sometimes you hit the jackpot. Aaron and I bought a property about a year year and a half ago that in the first year went up 20%. Wow. It was in the we’re looking at we looked at the area and it looked like it was a nice up and coming area and we bought it for right around 100. And we got our Property Valuation back at the end of the year for property taxes, and they estimated it rally around 120. It was a good start. Which market that was in Memphis, Memphis. Yeah.
Jason Hartman 22:50
Fantastic. Good to hear. Good to hear. Okay, let’s talk about blue collar jobs.
Let’s talk about our tenants.
Jason Hartman 22:57
We were certainly talking about workforce housing, as they call it with it’s a nice way to say C class properties. You know, I don’t think this is necessarily our tenants, these blue collar jobs can make some nice money. And, you know, this is a very oddly, I’m gonna say trumpian thing. Trump is very much of a supporter of these types of jobs, these types of people, it’d be hard to argue that he’s some sort of elitist billionaire, you know, I mean, this is an interesting thing, you know, blue collar jobs, like plumbing, pay $90,000 a year without a college degree. And it’s driving more workers to trade school. And I think this is absolutely great. I’ve always said someone has to actually work with their hands and make things I love these kind of people. In fact, I am way more impressed with a lot of these type of people who are honorable, good, hard working people that I am with these highfalutin Wall Street CEOs that are basically scamming the world. Hey, you know, there’s an old saying, have a gun, you can rob a bank, have a bank, you can rob the entire world. Yeah. Okay. Tell us more about this, Adam. Well,
they looked at it and they’re saying, you know, blue collar professionals like plumbers and mechanics are earning more than the average salary for white collar jobs and they don’t require a college degree. Now this is obviously not every blue collar job. Oh, you know, you’re looking at your specialized blue collar jobs. Yeah, you know, especially if you live in a rural area. If you look at rural area, electricians and plumbers, they’re making 90,000 now they’re making in the low to mid six figures because they have a huge area they service and there’s aren’t many out there and it’s really cheap to live there. And guess what, if these people are making 90 grand the equivalent of a college educated person with student loan debt payment of,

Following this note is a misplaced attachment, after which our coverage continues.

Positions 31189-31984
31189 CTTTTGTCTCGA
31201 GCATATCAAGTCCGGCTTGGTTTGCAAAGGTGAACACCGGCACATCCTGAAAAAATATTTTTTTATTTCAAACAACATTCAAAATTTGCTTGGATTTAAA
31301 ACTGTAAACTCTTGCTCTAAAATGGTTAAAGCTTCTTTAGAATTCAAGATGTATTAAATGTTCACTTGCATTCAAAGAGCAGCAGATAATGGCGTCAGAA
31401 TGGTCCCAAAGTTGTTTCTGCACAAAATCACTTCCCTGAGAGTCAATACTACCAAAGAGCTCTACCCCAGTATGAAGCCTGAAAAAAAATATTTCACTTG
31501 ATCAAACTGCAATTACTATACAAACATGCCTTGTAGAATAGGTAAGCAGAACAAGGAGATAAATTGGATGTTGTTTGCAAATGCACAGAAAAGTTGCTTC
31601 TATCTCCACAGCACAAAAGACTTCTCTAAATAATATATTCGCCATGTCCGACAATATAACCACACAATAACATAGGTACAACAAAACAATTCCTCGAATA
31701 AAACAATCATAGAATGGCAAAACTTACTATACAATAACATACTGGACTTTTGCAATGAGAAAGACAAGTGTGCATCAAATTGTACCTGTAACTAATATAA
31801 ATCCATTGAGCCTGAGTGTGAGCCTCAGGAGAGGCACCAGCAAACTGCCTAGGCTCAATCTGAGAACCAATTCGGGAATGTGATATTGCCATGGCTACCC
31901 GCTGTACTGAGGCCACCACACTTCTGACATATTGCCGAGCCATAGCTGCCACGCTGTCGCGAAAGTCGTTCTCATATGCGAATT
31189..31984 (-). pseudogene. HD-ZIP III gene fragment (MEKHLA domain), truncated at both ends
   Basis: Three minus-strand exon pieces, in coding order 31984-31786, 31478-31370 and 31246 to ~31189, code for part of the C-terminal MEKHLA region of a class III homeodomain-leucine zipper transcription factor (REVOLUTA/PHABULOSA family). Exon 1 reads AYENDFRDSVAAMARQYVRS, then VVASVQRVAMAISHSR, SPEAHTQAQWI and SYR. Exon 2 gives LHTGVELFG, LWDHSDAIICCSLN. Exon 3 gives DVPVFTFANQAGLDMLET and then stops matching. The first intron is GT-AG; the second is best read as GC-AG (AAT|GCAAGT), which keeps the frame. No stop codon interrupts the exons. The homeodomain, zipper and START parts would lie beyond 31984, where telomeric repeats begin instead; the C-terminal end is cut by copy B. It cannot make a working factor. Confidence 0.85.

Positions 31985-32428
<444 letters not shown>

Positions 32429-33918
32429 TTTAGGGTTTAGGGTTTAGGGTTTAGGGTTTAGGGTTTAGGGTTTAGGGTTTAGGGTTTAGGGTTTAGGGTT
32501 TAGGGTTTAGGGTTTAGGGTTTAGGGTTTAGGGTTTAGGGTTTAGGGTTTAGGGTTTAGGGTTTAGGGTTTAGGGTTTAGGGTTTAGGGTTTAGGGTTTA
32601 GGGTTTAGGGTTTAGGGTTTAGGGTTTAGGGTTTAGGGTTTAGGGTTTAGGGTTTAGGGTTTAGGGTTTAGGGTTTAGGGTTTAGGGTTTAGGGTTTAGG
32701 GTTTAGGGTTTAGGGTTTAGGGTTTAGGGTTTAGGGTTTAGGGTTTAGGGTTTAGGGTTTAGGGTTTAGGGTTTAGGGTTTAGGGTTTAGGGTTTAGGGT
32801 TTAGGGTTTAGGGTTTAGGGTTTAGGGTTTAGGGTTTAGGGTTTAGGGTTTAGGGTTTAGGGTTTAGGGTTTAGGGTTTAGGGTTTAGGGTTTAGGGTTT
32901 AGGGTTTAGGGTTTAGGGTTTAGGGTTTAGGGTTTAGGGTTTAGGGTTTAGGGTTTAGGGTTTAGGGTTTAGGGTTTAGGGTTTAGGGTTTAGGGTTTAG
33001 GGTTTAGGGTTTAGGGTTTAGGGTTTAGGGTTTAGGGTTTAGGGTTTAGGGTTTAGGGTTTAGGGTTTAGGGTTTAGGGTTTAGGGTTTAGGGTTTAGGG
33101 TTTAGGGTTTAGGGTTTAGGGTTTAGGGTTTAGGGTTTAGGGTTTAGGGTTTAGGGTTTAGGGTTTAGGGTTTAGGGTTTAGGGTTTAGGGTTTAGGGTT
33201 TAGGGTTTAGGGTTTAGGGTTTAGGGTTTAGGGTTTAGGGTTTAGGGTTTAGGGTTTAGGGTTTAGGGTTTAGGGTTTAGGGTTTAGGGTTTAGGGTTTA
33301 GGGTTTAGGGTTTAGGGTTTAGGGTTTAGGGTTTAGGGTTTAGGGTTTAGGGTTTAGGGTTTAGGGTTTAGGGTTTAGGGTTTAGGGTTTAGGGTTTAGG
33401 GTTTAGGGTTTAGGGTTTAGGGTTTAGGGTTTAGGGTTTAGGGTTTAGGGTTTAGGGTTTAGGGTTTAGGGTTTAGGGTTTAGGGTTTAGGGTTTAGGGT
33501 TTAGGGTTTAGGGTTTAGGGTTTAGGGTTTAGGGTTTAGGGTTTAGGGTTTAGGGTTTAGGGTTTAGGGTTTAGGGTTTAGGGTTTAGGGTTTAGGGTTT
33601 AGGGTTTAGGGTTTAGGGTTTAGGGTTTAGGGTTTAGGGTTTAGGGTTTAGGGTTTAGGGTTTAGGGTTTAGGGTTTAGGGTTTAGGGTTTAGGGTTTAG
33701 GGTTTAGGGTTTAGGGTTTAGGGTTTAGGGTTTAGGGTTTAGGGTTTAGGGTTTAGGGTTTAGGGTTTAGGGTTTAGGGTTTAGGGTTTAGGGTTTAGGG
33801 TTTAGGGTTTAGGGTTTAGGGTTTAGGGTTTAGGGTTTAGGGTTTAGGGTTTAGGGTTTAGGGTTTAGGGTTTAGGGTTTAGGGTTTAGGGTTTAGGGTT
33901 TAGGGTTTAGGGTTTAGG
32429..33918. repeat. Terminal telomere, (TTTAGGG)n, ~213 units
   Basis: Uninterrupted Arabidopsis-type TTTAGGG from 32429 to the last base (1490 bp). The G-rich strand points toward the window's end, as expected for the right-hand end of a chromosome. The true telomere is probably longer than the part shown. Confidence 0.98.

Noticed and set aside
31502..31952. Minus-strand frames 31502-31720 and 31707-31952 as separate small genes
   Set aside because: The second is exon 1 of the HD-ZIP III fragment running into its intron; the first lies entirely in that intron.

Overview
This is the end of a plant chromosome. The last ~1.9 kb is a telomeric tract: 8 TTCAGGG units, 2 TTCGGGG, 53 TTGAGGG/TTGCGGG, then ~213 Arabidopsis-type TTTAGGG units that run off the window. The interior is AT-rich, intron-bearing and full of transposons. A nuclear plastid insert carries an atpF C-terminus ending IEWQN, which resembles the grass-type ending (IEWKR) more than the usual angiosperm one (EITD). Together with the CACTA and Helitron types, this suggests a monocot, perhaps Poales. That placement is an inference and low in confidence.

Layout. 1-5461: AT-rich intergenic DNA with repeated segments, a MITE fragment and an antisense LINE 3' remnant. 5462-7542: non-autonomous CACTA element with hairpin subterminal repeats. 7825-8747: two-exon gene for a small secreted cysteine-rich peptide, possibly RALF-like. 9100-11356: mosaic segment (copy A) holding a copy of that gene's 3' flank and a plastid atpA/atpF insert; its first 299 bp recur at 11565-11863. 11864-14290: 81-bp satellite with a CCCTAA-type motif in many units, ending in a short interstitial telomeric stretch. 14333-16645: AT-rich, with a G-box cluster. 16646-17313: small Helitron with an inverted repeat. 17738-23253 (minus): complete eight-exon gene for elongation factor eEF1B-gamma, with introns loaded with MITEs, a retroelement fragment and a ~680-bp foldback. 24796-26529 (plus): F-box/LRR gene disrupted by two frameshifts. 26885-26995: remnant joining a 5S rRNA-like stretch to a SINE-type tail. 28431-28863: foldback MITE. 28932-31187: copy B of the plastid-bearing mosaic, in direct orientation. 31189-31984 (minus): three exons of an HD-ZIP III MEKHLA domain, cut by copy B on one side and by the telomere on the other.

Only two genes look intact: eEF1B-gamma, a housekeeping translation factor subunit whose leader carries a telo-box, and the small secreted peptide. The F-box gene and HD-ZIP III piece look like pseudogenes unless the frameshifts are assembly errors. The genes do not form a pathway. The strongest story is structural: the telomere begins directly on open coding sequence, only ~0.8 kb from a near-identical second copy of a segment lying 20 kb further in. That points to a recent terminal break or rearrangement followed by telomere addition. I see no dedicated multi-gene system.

Jason Hartman 25:02
I don’t know, you know, let’s call it $600 a month. That’s a pretty significant difference in net income.
I think it’s great, just because this will promote more inside of our schools, as well, you know, getting back to promoting the trades and getting more of these workers. And, you know, people see jobs like this, they’ll, they’ll go for him. You know, if you say, hey, you can go to trade school for two years or, you know, one year and make a great job, it actually made me think of, I’m going through my kids love to listen to this series called The story of the world. It’s kind of a history textbook, we use the audio book, and we just heard about when the plague hit, and when the black plague came and killed, I mean, early 1900s. None of this was back, you know, before then whenever it came out and wiped out about a quarter to a third of the world’s population. Right. And that was news, mostly Europe was really hit. Yeah, yeah, this semester. But you know, one of the big, big impacts of that was, it drastically shortened apprenticeships, because you just needed the workers. And so we had to pump them out. And this is kind of, obviously we haven’t had the plague. But this is one of those incidents where it could be driving the movement towards the blue collar job, because if you tell somebody, hey, you can go to school for you know, two years at a community college that costs a 10th of what it costs to go to one of the four year universities come out with no too little debt, and make, you know, say maybe the same or $10,000 a year less, you know, would you take it, you’d get a lot of people who’d probably be willing to take it.